Earlier this week, I went to the third edition of Bayes Pharma, which turned out to be quite an interesting short conference. Most people in the audience probably were from the industry (although there was a very nice balance and quite a few people were from academia). The tone of the talks was, of course, pretty much of the Bayesian persuasion and the quality was very high, I thought!
Anyway, here is my (invited - thanks again for that, Julien Cornebise!) talk. I thought it went down pretty well and got quite a few interesting questions. The point of the talk is that while standard cost-effectiveness analyses assume perfect substitution (of the non cost-effective interventions, in favour of the most cost-effective one), in practice, quite often markets are not so elastic and some of the sub-optimal interventions are still available, thus leading to market inefficiencies.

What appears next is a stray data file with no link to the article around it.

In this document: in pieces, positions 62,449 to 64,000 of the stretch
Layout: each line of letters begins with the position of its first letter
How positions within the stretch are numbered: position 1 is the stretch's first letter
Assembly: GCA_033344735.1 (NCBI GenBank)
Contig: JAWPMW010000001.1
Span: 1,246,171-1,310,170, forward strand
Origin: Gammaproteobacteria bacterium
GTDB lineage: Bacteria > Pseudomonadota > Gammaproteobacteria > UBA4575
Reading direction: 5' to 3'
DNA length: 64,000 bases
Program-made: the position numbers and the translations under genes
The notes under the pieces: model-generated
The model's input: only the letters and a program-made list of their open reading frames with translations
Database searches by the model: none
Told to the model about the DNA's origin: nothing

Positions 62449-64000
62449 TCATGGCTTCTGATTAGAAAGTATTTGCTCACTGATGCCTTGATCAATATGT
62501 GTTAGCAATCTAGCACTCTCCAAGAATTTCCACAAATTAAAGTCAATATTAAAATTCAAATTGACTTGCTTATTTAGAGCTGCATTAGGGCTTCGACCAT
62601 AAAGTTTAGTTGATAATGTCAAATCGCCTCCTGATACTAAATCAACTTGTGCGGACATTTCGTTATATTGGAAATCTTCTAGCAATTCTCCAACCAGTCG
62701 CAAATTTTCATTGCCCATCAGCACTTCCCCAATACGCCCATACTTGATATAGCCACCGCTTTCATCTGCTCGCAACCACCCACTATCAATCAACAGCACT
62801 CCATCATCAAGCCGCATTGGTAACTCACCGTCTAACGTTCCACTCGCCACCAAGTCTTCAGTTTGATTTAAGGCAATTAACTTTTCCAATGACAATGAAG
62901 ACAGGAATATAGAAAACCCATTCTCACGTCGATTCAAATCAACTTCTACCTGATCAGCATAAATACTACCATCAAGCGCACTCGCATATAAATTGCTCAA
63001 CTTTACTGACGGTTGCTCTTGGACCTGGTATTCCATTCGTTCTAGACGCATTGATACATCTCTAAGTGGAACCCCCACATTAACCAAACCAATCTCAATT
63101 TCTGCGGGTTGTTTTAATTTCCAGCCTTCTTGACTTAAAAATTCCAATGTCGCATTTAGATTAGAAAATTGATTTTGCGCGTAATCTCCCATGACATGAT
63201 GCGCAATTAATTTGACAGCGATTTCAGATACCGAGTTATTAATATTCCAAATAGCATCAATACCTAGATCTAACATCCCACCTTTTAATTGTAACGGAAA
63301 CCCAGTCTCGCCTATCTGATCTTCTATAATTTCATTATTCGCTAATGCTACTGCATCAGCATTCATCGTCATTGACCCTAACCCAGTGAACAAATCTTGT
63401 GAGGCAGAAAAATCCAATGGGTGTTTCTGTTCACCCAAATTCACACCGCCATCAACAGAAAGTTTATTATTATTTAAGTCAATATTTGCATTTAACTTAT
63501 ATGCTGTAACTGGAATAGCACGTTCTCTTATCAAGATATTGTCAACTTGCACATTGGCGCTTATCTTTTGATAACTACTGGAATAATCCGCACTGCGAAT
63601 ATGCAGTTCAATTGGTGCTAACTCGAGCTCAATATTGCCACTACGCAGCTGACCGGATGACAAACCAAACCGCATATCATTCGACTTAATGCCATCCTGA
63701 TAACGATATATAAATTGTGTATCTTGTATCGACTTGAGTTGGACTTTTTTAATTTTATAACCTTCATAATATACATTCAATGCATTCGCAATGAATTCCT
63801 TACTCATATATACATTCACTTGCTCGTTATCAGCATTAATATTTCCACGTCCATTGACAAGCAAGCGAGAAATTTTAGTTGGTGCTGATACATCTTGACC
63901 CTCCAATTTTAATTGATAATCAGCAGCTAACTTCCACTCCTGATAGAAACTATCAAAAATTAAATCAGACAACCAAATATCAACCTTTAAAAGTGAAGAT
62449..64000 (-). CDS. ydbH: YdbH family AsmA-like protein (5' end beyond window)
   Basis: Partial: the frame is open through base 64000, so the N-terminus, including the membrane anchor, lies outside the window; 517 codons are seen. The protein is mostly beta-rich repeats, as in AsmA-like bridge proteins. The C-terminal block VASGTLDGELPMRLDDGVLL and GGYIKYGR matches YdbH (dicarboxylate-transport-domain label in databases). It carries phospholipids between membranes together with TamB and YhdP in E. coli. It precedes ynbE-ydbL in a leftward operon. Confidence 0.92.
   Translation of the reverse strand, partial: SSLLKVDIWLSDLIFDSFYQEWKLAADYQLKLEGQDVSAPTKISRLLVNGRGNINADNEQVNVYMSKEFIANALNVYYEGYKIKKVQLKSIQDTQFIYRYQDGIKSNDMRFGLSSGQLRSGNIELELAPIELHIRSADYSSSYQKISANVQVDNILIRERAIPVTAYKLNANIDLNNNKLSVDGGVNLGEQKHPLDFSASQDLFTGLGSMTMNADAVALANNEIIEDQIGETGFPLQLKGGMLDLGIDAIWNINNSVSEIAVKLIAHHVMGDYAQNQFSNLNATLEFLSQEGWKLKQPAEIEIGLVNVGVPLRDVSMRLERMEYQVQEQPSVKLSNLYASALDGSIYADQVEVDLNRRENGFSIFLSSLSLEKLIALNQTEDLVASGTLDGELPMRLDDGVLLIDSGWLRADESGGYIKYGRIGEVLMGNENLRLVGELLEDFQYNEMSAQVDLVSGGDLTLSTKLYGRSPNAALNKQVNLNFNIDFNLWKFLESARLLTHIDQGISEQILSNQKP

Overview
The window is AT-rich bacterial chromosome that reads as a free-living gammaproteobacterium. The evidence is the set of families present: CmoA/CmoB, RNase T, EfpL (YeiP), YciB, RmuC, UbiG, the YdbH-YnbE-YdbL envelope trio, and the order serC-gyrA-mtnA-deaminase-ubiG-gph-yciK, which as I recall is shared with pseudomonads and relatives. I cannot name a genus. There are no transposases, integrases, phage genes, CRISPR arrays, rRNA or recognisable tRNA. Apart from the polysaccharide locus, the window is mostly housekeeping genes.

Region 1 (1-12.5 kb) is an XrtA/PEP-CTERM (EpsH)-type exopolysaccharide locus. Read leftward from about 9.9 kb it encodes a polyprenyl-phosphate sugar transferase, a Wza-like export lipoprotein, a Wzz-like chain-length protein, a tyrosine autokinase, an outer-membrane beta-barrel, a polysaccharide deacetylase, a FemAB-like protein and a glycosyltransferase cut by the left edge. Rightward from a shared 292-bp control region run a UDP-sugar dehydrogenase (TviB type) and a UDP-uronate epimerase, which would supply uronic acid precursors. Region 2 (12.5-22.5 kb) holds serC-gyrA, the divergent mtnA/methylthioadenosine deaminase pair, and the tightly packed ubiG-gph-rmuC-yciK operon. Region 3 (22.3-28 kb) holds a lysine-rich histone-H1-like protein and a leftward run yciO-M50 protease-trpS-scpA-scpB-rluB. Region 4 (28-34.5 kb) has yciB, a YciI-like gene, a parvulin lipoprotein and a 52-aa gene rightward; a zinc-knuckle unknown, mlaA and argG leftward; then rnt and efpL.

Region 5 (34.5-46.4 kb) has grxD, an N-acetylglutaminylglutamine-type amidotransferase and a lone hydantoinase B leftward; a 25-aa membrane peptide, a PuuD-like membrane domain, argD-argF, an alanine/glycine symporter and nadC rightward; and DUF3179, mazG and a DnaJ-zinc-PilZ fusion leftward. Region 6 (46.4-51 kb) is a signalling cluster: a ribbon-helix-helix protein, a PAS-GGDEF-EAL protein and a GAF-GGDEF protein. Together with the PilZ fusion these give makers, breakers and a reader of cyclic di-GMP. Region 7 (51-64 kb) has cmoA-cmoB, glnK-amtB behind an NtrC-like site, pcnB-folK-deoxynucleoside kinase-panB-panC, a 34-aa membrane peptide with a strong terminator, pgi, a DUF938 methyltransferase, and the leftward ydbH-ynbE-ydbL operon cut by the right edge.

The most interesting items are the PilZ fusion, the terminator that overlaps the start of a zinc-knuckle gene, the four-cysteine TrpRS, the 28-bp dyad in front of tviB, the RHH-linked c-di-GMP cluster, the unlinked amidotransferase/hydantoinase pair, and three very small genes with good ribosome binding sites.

Tools like our beloved Expected Value of Information could be still used to quantify the loss in efficiency, like so:
The grey area indicates the loss in efficiency (ie the increase in the expected value of information, or to put it another way, the increased impact of parametric uncertainty on the optimal decision, given by the fact that non cost-effective alternatives are available on the marked).
Hope you'll like it!
PS Aachen was very nice too!